Crisis Mapping Pioneer Focuses On Humanitarian Uses For Drones
ARI SHAPIRO, HOST:
When Patrick Meier hears about a major humanitarian disaster, his first instinct is to make a map. In the past six years, he has pioneered the lifesaving field of crisis mapping. It's been used in emergencies from the Philippines to Haiti. All this month, we're meeting inspiring people who innovate to change the world around them. We're calling them bound-breakers. NPR's Hannah Bloch has our next story.
HANNAH BLOCH, BYLINE: On a cold gray afternoon back in January 2010, Patrick Meier was checking email.
PATRICK MEIER: I was on the phone with my legs up and with my laptop on my lap.
BLOCH: He was a Ph.D. student in Boston and was half-listening to CNN in the background when he heard this.
(SOUNDBITE OF ARCHIVED RECORDING)
UNIDENTIFIED: This is CNN Breaking News.
WOLF BLITZER: We're just getting word of a major earthquake in Haiti.
MEIER: I mean, I froze - just paralyzed.
BLOCH: Because his girlfriend, the woman he wanted to marry, was in Haiti. She was a fellow student doing research there when the earthquake struck. Meier was frantic to find out if she was safe. Reports were that thousands were dead, but he was 1,500 miles away and couldn't get through to anyone who knew.
MEIER: I can tell you it was one of those life-and-death moments where everything stops, and you know that this moment will define what trajectory the rest of your life takes. And I was like, OK, either the person I wanted to spend the rest of my life with is no longer there, and that's completely changed my entire life, or the person is safe, and I get to marry her and spend the rest of my life with her.
BLOCH: He couldn't bear to just sit there and wait, so what he decided to do was create a map - a real-time, live, constantly updated, online map of the earthquake damage in Haiti. He and some friends started pulling information from social media.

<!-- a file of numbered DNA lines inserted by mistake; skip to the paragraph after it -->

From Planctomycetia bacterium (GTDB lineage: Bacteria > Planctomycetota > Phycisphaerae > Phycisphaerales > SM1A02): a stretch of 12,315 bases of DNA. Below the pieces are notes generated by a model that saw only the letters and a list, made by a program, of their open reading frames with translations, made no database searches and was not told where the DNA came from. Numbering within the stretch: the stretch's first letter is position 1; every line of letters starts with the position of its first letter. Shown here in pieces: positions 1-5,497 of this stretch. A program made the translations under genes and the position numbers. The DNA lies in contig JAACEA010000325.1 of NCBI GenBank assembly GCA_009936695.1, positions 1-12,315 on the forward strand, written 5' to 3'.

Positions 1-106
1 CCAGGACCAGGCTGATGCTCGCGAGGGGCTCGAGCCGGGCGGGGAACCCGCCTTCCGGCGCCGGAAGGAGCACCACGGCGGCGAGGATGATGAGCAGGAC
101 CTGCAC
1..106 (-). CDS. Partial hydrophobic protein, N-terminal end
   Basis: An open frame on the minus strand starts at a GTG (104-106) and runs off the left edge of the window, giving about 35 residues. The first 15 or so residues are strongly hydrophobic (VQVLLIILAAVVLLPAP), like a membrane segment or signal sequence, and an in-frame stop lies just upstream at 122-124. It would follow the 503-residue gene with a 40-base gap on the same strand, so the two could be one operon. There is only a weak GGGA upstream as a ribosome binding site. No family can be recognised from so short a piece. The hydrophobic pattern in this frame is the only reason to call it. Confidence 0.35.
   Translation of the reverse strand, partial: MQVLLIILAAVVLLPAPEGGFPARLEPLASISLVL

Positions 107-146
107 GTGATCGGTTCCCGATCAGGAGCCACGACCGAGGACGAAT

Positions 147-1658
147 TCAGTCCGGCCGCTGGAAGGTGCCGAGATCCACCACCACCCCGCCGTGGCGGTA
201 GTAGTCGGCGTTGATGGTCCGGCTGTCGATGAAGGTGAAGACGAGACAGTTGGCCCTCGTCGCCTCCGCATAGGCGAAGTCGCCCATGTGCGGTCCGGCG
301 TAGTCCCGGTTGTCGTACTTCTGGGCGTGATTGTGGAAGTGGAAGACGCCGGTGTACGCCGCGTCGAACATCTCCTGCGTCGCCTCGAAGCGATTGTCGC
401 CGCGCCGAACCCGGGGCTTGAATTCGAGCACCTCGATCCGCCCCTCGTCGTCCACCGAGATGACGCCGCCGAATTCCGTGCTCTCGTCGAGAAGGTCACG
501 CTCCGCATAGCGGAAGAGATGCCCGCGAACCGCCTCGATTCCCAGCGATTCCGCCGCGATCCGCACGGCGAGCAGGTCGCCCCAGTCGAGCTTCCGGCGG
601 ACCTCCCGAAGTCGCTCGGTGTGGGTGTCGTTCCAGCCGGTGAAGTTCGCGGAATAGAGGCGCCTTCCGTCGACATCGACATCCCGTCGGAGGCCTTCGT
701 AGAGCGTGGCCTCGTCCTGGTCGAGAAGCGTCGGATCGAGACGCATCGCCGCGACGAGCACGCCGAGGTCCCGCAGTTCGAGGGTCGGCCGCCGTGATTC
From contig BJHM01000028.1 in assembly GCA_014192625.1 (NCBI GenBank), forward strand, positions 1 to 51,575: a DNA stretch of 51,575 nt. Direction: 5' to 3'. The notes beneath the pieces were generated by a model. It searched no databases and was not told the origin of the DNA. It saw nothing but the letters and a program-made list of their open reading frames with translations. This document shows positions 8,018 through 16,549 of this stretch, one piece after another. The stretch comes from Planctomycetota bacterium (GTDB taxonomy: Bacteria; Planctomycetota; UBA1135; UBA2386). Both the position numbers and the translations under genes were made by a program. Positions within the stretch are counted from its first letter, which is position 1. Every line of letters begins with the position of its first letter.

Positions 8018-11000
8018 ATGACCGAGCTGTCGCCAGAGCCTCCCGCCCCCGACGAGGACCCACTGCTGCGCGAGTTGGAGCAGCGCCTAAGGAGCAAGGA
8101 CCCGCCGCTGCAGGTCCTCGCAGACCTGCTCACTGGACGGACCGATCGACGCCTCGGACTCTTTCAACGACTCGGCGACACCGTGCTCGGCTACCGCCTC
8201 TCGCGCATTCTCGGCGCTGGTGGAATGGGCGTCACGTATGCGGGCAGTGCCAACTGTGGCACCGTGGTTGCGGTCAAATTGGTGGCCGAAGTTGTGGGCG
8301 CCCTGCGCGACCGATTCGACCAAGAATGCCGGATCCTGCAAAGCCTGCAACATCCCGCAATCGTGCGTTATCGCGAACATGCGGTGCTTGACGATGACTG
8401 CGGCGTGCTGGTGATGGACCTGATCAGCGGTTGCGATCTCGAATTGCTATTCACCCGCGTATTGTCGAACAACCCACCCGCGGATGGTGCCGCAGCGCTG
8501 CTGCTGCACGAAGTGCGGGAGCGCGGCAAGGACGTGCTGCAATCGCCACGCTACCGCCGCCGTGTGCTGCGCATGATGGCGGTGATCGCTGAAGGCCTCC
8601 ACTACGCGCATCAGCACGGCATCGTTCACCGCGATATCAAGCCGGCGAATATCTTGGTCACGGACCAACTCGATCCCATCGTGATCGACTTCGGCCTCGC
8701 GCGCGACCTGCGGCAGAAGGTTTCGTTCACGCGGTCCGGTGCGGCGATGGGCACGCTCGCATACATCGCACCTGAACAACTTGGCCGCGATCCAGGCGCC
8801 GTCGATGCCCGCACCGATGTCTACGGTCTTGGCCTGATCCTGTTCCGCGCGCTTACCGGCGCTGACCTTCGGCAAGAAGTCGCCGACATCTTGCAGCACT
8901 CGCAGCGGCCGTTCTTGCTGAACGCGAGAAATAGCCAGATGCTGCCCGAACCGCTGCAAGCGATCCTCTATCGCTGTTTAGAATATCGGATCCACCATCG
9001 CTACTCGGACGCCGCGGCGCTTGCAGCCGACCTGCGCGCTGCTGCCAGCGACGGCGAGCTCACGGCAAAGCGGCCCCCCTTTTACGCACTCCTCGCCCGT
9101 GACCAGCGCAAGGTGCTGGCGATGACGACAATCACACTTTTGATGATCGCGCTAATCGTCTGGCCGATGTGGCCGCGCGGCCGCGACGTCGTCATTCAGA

MEIER: Twitter, Facebook, YouTube videos coming out.
BLOCH: And adding it to a base map to get a picture of damage in the country. They plotted key points in red dots on an online map.
MEIER: Roads, bridges, buildings - we started getting information on different pharmacies being open, people being trapped under the rubble.
BLOCH: Now, Meier had already spent the past few years studying the potential of such maps, known as crisis maps, to help humanitarian work. He grew up in Africa and Europe and has loved maps his entire life. Now was his chance to put everything he'd been thinking about into practice. From a nerve center in his dorm room, Meyer and a team of volunteers worked round the clock for days. A flood of information came in on tweets and texts. These are some that he's saved that are being read by actors.
UNIDENTIFIED ACTOR #1: (Reading) I am not dead. I am under the rubbles in Universite Caraibe. Please come and get me.
UNIDENTIFIED ACTRESS: (Reading) (Foreign language spoken) Multi Pharma on Rue Lamarre in Petion-Ville is open. You can go there to buy medicines.
UNIDENTIFIED ACTOR #2: (Reading) And I have two people that is still alive under the buildings still. Send help.
BLOCH: As the days went on, thousands of volunteers pitched in from 40 countries. They all added information to a constantly changing crisis map, at times a blur of red dots indicating cries for help and signs of life or obstacles and danger.